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Texas National Guard soldiers respond to the aftermath of Hurricane Harvey.

It's time to do something. Even if you weren't one of the Houstonians rescued by Meyerland teenagers in their boat, you might have seen JJ Watt make an emotional call for donations and solidarity that has raised almost half a million dollars since yesterday. You may have read writer Jia Tolentino's succinct summary of Harvey's devastation, and how Houstonians—fiercely individualistic as we are—will rise to the challenge of recovery, just as we did a decade ago for Katrina.

But the first step in recovery is figuring out what to do. Read on for a collected list of resources to help others (and yourself) in the days, weeks and months ahead.

First Things First: Don't Get Scammed

Despite the countless heroes of Harvey, disaster inevitably leads to a few bad apples trying to make a quick buck. If you decide to make a monetary donation, ProPublica has a handy list of tips on how to make your donation go farthest (Vox.com also has great guide). The big takeaways are to try to donate to local charities with deep community ties, and to always do your homework on the charity before breaking out your checkbook. 

When it comes to rebuilding, the Consumerist has compiled a list of ways to avoid scams from contractors, charities, and rental properties. Try to get a recommendation from a friend, always ask for licensing information, and avoid paying in cash or with large upfront payments. It's also important to remain patient; there are only so many contractors and construction workers to go around, and it's best to wait and get it done right.

What to Do When Your House Is Underwater

If you're one of the many whose homes were impacted by the historic flooding, we recommend this Reddit thread from a Baton Rouge transplant on what to do after a flood. TL;DR — Gather important documents, get a FEMA number, and start thinking about demolition.

Shelters to Head to (or Send Donations)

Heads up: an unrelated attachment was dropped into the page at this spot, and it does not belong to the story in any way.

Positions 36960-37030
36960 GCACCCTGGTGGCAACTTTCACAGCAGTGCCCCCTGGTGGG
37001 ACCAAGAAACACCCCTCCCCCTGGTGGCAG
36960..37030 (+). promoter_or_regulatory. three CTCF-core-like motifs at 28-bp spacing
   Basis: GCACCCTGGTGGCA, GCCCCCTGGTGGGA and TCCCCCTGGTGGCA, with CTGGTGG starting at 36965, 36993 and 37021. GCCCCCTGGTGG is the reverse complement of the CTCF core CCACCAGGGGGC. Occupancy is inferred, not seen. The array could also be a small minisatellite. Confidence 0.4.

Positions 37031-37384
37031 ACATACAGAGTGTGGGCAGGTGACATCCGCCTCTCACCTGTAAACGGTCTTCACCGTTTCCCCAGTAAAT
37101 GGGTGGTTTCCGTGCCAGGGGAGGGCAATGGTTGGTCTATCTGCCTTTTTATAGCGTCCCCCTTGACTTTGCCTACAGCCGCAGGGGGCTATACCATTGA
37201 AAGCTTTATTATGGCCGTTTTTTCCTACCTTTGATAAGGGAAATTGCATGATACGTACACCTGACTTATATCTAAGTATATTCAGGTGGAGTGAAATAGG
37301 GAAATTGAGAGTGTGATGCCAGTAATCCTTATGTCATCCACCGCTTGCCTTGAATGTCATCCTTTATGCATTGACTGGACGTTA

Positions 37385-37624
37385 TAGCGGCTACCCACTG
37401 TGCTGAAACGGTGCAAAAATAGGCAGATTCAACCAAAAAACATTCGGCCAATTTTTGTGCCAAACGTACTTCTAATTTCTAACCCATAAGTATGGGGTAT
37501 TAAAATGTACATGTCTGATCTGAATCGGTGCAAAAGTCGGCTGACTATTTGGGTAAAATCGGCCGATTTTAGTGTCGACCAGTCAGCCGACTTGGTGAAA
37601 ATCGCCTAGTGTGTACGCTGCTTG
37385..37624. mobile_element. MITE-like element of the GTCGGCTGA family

While the George R. Brown Convention Center is expected to house as many as 5,000 displaced Houstonians, a network of shelters has popped up across the Greater Houston area. Check out this map for a list of shelters to head to. These shelters also welcome donations of clothing, baby formula, diapers, and other necessary supplies. Pets are also welcome at some shelters.

Food Banks

Our friends over at Houston Press compiled a list of local and regional food banks mobilizing to meet the needs of Harvey victims. To access food bank resources, call 2-1-1 or a food bank directly to learn more about distribution. If you are interested in donating your (wo)manpower, call any of the food banks listed.

Blood Donations

Per the Houston Chronicle, the American Red Cross is accepting donations, alongside Carter BloodCare and South Texas Blood & Tissue Center. It's important to know the Red Cross accepts blood donations nationwide to serve Harvey victims—ask friends and relatives to consider donating, regardless of proximity.

Donate to Help Our Furry Friends

To aid with the countless dogs, cats, and other pets displaced by the storm, the Houston Humane Society, SPCA of Texas and San Antonio Humane Society are all working to provide relief. It's worth noting the Houston Humane Society receives no city funding, so donations truly matter. The Animal Defense League of Texas is actively seeking foster homes for displaced pets.

Offer/Receive Free Airbnb Accommodation

Airbnb is facilitating free housing for those in need of shelter. If you need shelter, or are willing to offer space in your home, find more information here.

Donate to These Charities/Funds:

Get the Word Out, and Lend a Hand

If you or your personal network are able to help in any way, share those opportunities by word of mouth, via social media, and general good vibes. Offer your time. If you have a chainsaw or a boat, lend a hand to your neighbors. Above all: Stay safe.

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